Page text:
‘You need to identify the tasks AI can help with’: Professor Katie Atkinson
Image credit: Nick Smith
Professor of computer science Katie Atkinson - dean of the School of Electrical Engineering, Electronics and Computer Science, University of Liverpool - is pioneering the application of artificial intelligence to the legal process through ‘explainable AI systems’ that can make legal evaluations, reduce paperwork, save time and cut costs.
We probably all have an outdated mental image of the legal profession. Perhaps we think of ceiling-high bookcases overflowing with caramel-coloured, leather-bound tomes on case law. Possibly, subterranean archives with row upon row of rarely consulted metal filing cabinets. Even roll-top escritoires buried under sheaves of manuscript documents bundled together with lawyers’ red ribbon, and yellow notepads annotated in fountain pen. But these clichés are more the stylisations of television drama because, as Katie Atkinson explains, the legal profession is moving on and is starting to use artificial intelligence to do the grunt work.
Professor Atkinson, who is also Dean of the School of Electrical Engineering, Electronics and Computer Science at the University of Liverpool, thinks there has been an increase in public awareness about artificial intelligence technologies that are starting to be deployed in real-world applications. “Once it was in the realm of science fiction, but today it is in the here and now.” But what might not be so clear to the public, she maintains, is that the same thing has happened in law.
For Atkinson, whose work has centred on the relationship between AI and law for nearly two decades, the connection started to become more mainstream, “perhaps five years ago. Before that it was very much an academic field.” She explains that in academia there have been conferences on the subject since the 1980s, in the early days mostly attended by computer scientists. “There was a lot of concern at the time over where the end users were. They were asking why people weren’t using the solutions we were coming up with. But in the past five years, the field of legal technology has expanded, and that’s tied in with the maturing of technology and research solutions being turned into practical tools that can be used in a variety of fields, including law.”
Yet there’s no need for lawyers to start thinking about a career switch yet because, rather than it being a ‘robots are coming for our jobs’ scare that tabloids enjoy so much, it’s more a case of technology creating the opportunity for ‘task automation’.
“These are the right words,” says Atkinson, “because when you look to apply these solutions in practice, you need to identify the task, or range of tasks, that AI can help with,” some of which are more cognitively challenging than others.
The most obvious of these, she says, is document processing. “Machines can process large volumes of paperwork and data faster than humans. However, it also depends what you want that processing to do. If you want information extraction, a lawyer may have reams of documentation to go through when preparing a case… so you need to be able to pick out what the legal concepts are.” This knowledge is then built into a ‘computational model of argument’ to use information extracted in decision-support tools that enable more consistent and faster outcomes than can be delivered by human processing alone.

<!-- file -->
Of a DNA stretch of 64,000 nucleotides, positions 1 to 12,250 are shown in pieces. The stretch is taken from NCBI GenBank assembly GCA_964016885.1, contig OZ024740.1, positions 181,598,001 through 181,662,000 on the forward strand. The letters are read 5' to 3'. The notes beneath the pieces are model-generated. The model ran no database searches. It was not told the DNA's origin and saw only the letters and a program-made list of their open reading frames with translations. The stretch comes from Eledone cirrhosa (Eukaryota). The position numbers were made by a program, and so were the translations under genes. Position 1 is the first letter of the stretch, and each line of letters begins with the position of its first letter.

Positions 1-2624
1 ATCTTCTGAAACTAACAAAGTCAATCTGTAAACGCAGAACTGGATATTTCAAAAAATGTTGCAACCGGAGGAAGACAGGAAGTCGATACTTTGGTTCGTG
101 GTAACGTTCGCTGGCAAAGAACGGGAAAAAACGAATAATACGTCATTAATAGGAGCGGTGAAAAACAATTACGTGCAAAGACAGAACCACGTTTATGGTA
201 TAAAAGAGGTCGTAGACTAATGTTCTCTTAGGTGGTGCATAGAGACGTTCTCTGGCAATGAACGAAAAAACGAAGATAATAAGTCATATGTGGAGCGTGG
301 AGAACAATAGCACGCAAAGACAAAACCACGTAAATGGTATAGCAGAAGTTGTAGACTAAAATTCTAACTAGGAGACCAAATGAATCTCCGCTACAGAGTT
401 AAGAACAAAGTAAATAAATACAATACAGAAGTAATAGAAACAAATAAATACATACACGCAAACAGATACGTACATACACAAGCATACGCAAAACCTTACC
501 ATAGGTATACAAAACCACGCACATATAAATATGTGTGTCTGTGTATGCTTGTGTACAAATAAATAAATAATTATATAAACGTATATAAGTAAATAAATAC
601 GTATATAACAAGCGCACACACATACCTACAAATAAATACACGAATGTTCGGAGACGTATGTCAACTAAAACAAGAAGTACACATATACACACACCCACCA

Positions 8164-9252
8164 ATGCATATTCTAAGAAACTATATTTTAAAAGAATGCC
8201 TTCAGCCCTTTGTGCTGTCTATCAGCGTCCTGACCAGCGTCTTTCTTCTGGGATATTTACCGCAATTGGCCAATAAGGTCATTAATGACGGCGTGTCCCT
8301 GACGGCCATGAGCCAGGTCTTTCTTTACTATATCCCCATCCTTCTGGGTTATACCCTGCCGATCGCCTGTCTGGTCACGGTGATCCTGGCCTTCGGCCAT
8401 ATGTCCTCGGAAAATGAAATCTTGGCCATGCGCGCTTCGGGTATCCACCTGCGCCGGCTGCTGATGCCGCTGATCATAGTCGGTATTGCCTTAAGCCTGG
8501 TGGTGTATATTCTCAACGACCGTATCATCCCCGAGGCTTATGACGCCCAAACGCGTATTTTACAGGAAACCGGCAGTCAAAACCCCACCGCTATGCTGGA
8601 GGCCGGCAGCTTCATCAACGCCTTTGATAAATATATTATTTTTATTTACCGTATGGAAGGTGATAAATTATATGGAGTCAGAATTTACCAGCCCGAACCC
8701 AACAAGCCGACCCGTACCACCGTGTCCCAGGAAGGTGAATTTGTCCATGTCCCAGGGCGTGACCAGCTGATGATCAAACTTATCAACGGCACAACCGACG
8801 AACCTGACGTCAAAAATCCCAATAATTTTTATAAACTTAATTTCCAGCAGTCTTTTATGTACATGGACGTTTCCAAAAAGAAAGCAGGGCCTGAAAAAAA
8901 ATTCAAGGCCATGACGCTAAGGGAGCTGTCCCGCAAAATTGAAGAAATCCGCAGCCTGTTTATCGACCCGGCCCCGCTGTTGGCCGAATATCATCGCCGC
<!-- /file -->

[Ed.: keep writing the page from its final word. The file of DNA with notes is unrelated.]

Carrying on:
Searching keywords is a start, but the game-changer comes with the ability to model and automate legal reasoning. The best way to think about this, says Atkinson, is “to look at the type of reasoning humans undertake when carrying out tasks in the legal field.”
When lawyers present cases they look for what the legal strong points are. When judges make decisions about cases brought before them, they must decide which are the winning arguments and why. “And that task is what my research is focused on specifically.”
The idea is that “our modelling tools are capable of replicating to a high degree of accuracy the actual outcomes of closed court cases in a variety of well-studied areas, reaching a 100 per cent success rate in certain scoped legal fields.”
She goes on to say that Liverpool researchers have recently been developing AI tools that provide ‘explainable’ decision support, addressing, “significant concerns about the transparency of AI software. These methods open up the possibility for AI to assist legal professionals to take informed actions by advising them on legal outcomes, while displaying the arguments and justification processes of the AI software. Our recent projects have shown that the adoption of these technologies benefits law firms significantly: streamlining administration, cutting costs, and driving efficiencies.”
As well as doing fundamental research into legal reasoning modelling, Atkinson is applying it in practice. She cites a recent real-world collaboration with law firm Weightmans, where alongside commercial information extraction partner Kira Systems, “we have been using the modelling to analyse whether a case should be decided for the defendant or the claimant”. This work was done in the domain of hearing loss claims, in which you have, for example, “someone making a claim against their employer, saying their hearing loss is a result of negligence on the part of the employer. So you need to examine whether there is evidence to support actual hearing loss. Then, if so, you need to decide whether that loss is attributable to actions or negligence on the part of the employer.” Given that there is a body of case law on the subject, “what we need to do is capture that data and reasoning within the software and then feed new cases into it, against which we can decide the strength of the claim and whether the claimant is likely to have a winning case.”
The level of capture is a lot more involved than scanning a few documents “and out comes the result because of the magical AI machine,” says Atkinson. “The first task is to secure expert knowledge, which means knowing what legally relevant factors in the domain are, such as extent of damage, provision of safety equipment and training, and how they all relate to one another. Then you need to analyse what’s either present or absent from the case. For this, you need to write an AI program that’s able to zoom into relevant information and perform the reasoning that says: when we’ve got facts A, B, C and D present, with E, F and G absent in a particular case, this is what we predict the outcome could be,” – in effect simulating the reasoning process that humans would apply, but more objectively, efficiently and quickly.